on writing

Via the ever-wonderful RMS at the Worst Horse, I have discovered, downloaded, installed, and am now using Ommwriter. As my long-time readers know, I have a complicated relationship with all things marketed as “Zen” or “Buddhist” or in any way a part of the spirituality business to the extent that it rubs my leftist leanings the wrong way, raising my quiet indignation against the system, the market-saturated culture of oppression in which we often find ourselves.

But. I digress.

I digress because I may be a convert here. The experience of actually using Ommwriter is, to put it bluntly, pretty freakin’ cool. I think part of the reason I’m enjoying it is because I was reminded yesterday about an article I read some years ago — one of those articles written by a linguist or a statistician at MIT back when the Internet was still called ARPANET, the kind of paper that gets shuffled from hard drive to hard drive before ending up in some dusty corner of the web to be found by the likes of me. I can’t now recall where I found that article, but I do recall that its author claimed that word processing programs are evil. They are evil because they force users to become two fundamentally different types of people simultaneously: typists and typesetters. The art of writing, of typing, is something that requires focus and dedication. And word processing programs, to the extent that they distract you with auto-spelling corrections and troubling you with type face and fonts and margins and so on, get in the way of writing. A good writer, the author suggested, should just write — and only once she’s finished, should she worry about Helvetica or Times New Roman, single or double space.

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socialism and racism

One of my favorite moments from last year’s presidential campaign was when Former Secretary of State Colin Powell endorsed Barack Obama. Not because I particularly cared who Mr. Powell thought we should vote for, and not because I agree with the man or thought his endorsement, that late in the game, was really going to change anything. What I liked about that moment was what he had to say about the Tin-Foil Hat Brigade’s claims that Mr. Obama was a Muslim. To which Mr. Powell said, “So what?” “Is there something wrong with some seven-year-old Muslim-American kid believing that he or she could be president?”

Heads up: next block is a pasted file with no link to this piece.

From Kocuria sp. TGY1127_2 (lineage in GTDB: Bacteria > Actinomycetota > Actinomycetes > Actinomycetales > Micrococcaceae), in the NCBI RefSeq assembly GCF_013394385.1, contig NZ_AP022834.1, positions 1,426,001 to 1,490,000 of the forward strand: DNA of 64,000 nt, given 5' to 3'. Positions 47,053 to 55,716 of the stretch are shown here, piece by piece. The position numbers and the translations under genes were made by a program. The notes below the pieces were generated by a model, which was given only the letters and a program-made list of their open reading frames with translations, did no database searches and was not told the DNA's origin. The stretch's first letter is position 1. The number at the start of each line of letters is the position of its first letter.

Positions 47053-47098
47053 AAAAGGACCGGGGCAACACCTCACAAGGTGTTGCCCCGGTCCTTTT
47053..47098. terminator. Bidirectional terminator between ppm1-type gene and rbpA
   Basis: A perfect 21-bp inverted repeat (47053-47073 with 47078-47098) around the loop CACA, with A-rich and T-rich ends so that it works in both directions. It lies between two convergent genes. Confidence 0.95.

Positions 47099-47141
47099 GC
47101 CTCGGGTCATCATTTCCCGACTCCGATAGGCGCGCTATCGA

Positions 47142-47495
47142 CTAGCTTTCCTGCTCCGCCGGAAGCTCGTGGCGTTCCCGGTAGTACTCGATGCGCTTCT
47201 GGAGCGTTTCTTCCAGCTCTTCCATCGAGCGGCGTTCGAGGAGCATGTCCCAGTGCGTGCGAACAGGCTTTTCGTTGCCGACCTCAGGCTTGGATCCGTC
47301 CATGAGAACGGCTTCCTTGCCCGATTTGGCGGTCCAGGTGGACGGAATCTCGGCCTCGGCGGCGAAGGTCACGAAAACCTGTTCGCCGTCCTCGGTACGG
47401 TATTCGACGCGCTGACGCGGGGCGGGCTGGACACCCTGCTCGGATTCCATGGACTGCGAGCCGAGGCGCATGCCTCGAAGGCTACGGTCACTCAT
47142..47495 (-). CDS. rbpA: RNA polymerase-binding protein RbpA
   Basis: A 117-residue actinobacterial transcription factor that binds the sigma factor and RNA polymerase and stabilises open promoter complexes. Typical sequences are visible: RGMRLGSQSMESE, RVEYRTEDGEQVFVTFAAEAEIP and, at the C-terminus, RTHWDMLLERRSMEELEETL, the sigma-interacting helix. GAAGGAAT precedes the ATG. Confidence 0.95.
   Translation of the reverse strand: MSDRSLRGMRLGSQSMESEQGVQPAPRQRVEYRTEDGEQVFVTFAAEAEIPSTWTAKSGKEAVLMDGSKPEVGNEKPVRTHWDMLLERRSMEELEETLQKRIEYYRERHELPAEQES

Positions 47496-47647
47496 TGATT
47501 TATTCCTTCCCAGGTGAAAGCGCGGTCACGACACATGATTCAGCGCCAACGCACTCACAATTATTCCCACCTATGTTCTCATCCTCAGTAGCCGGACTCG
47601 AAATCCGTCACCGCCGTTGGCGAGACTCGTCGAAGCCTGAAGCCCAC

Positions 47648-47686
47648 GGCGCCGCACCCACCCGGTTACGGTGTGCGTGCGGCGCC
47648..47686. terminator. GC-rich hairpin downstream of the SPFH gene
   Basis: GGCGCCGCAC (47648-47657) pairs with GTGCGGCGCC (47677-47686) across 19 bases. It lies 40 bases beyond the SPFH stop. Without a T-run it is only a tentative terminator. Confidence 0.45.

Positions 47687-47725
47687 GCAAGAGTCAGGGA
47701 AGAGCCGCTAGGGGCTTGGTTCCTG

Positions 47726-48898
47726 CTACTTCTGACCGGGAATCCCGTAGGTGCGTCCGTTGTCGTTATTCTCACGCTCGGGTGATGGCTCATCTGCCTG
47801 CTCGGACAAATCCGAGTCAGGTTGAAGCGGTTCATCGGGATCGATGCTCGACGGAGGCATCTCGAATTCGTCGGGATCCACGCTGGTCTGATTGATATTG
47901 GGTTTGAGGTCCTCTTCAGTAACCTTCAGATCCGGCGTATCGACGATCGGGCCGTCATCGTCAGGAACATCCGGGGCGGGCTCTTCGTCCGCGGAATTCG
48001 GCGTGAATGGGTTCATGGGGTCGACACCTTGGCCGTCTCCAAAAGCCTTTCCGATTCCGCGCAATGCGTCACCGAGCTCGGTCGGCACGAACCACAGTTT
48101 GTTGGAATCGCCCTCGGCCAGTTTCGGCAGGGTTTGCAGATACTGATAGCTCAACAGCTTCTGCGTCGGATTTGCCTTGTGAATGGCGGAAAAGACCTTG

And I’ve been having the same reaction lately in this health care debate as the Tin-Foil Hat Brigade marches to town halls to scream about Pres. Obama being a socialist. I had that same reaction, thinking to myself, if Pres. Obama’s “socialism” is little more than the type of health care enjoyed by most of Northern Europe and Canada, who cares?

karma and the middle passage

I was out of town for most of this past weekend for some personal, family related issues. (That’s all you get, Internet! I don’t hang out all my laundry, dirty or clean!) So I’ve been out of touch with my usual online sources — blogs, Twitters, etc., etc. But one thing did catch my eye, and it’s been rattling around my head for a couple of days now. Claudia, of the wonderful blog The Bottom of Heaven, twittered (tweeted?) the following:

Can’t quite wrap my head around the idea of Karma on a meta-level; was the Middle Passage “bad Karma”? Is this a question Buddhists ask?

evolution

Something buried in this post — this delightful, insightful, post-colonial critique-ful post — by Arunlikhati (of course) caught my eye. “Dharmic evolution.”
I’m going to say it. Evolution has nothing to do with the Dharma.
Now look. I love evolution as much as the next guy. In fact, I’m a big fan of science in general. I mean, how can you not like science? It’s given us USB flash drives, penicillin, and the new Star Trek movie. C’mon. How cool is that? But the theory of evolution cannot be applied to human culture, society, or religion. It just can’t.